In drawing the art, I wanted the design of the high horse to be whimsical…and the rider to be filled with disdain, looking down from the elevated perch. I also wanted the high horse itself to me sad and lonely, because of the separation that its very nature puts on itself, and its very voluntary rider. It takes real time to put that complicated chair on the high horse, people…and unlike the Pope’s Throne, it doesn’t make you infallible.
And for our last piece…
Remember that guy? From the beginning of the summer? Yeah…still handing out tasks, but not really doing much of the heavy lifting himself. That’s not subtle, is it? Rounding out the “team” we have a new character, Literature Amazon. Having no dialogue, we can’t really say that much about her, can we? Yes…that’s right. I’m feeling the same way.
All she has to do is “scout around.” Not too bad, right? Even if she’s a fairly new Amazon it’s a pretty simple job. Gelatinous Cubes, on the other hand…those are a chore. Just look at them!
Wait, what? I can hear you saying, “Wait, what?” on the subject of Gelatinous Cubes. Okay…for those that DON’T know…a “gelatinous cube” is a fictional monster from the Dungeons & Dragons game. It is described as a ten-foot cube of transparent gelatinous ooze (evil jello), which is able to absorb organic matter. By dissolving it, which is why you see all the floating pieces of gear in the artwork. The gelatinous cube is an invention of Gary Gygax, and first appeared in the “Monster Manual” (1977). It’s actually notable for Gygax creating it, rather than lifting it from outside sources and adapting it to a game setting, like the minotaur and dryad.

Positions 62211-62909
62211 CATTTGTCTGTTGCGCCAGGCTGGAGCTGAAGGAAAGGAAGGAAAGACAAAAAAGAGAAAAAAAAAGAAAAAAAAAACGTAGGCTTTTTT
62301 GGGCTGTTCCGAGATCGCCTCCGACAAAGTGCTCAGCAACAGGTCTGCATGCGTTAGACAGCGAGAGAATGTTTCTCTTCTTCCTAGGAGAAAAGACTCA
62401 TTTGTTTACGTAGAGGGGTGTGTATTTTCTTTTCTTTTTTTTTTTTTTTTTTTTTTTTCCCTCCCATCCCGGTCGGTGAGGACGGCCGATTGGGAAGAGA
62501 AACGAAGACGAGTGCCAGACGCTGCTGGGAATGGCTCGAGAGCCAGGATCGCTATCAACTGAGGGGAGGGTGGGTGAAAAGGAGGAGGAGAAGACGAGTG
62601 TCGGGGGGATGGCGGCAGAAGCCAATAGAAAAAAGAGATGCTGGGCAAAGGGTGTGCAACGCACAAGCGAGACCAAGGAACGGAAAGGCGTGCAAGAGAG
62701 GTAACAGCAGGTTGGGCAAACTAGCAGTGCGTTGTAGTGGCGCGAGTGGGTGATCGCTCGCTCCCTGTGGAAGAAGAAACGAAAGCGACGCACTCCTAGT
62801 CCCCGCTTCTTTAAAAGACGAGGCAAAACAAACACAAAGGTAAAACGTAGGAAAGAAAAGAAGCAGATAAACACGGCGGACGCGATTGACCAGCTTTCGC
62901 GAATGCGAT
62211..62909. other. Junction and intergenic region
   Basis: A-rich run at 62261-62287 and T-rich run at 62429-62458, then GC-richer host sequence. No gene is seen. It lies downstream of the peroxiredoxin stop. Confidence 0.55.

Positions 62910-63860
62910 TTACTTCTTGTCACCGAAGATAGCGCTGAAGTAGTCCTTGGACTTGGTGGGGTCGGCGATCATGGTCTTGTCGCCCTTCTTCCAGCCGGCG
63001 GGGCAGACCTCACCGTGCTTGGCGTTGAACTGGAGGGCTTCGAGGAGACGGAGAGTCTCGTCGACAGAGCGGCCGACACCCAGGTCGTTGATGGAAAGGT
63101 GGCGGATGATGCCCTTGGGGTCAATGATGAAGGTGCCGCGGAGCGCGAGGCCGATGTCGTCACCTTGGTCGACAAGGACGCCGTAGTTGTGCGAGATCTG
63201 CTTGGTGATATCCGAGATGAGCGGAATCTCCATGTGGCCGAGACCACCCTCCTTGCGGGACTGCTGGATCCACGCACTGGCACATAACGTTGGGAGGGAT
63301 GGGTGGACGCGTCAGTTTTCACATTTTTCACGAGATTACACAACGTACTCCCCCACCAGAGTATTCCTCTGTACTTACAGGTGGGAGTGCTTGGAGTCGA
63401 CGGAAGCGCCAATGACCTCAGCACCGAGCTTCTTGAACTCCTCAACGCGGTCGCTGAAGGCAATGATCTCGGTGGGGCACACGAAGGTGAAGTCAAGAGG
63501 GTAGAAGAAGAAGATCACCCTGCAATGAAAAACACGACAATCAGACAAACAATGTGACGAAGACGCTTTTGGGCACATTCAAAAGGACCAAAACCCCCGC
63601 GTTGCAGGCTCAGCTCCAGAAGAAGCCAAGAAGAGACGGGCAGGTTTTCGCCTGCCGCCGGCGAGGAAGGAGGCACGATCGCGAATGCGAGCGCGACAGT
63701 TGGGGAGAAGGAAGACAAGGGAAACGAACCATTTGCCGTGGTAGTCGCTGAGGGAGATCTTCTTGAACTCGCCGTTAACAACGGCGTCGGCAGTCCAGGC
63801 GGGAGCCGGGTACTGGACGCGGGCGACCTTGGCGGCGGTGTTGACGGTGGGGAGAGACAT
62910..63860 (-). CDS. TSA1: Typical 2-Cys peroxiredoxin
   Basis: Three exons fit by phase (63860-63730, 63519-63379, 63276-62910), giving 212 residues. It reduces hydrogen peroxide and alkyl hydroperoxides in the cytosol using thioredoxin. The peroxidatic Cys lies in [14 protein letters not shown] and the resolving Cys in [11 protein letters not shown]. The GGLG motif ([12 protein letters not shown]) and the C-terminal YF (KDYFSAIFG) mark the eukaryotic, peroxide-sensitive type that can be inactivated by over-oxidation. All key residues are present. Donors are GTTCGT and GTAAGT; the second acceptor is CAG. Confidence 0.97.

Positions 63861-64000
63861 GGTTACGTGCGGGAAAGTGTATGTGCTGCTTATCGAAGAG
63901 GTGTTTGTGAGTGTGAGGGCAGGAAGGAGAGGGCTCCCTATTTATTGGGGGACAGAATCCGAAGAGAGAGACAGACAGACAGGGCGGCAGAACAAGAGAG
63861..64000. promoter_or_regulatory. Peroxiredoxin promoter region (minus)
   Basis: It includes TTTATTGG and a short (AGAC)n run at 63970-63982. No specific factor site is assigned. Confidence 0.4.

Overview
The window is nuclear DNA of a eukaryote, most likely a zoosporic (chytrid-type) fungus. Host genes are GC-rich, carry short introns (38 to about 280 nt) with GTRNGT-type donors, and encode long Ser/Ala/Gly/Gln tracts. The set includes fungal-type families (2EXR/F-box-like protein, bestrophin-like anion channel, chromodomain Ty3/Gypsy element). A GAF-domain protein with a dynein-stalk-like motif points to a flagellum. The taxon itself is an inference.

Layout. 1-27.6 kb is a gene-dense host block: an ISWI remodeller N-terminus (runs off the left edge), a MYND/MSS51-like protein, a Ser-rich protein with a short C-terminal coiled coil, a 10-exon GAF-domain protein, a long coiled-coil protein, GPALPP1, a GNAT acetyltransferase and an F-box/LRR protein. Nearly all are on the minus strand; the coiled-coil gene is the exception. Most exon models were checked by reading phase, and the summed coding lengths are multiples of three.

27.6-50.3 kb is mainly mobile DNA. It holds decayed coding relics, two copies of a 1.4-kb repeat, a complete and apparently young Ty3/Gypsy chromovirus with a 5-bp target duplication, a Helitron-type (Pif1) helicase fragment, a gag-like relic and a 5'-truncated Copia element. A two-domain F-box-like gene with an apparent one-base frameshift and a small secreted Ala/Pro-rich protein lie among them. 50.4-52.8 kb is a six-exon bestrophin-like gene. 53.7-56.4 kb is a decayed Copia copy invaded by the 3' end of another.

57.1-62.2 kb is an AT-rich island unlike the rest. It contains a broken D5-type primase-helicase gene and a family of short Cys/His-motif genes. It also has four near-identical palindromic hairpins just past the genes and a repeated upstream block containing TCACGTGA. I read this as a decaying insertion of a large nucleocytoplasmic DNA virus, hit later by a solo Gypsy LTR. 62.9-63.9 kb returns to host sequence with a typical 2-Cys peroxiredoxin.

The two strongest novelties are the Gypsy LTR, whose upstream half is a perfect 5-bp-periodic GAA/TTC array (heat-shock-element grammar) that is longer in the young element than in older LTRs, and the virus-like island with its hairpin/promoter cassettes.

Being a cube that is a perfect ten feet on each side, it is specifically and perfectly “adapted” to its native environment, the standard, 10-foot by 10-foot dungeon corridors which were ubiquitous in the earliest Dungeons & Dragons adventures. It slides through dungeon corridors, absorbing everything in its path, digesting everything organic and secreting non-digestible matter in its wake. Contact with its exterior can result in a paralyzing electric shock, after which the cube will proceed to slowly digest its stunned and helpless prey.
Mr. Gygax had some issues, I think. Maybe not. Either way, it’s an obscure fantasy monster with a cult following. I don’t even remember how you were supposed to deal with the things…it’s evil jello, so maybe you could slice it up? Dunno.
Still…you will note that our hero does NOT have a proper fantasy setting weapon. She’s holding a Quidditch broomstick, which is a step up from the tennis racket she fought the Burger King with. I liked the broomstick because it was weirdly shaped. She may lug it around for a bit…who can say? She has it now because I figure among other unexpected suddenly assigned chores, I’ll have to do a fair amount of cleaning in my room today.
Still…it’s the start. This year will be pretty defining for me, of whether I want to continue as an educator, or not…and I’m giving the whole thing the best possible chance, in terms of evaluation. I want to get back to the things that I like about the job, and if that isn’t possible, to move on.
Right now, I’m feeling okay about it.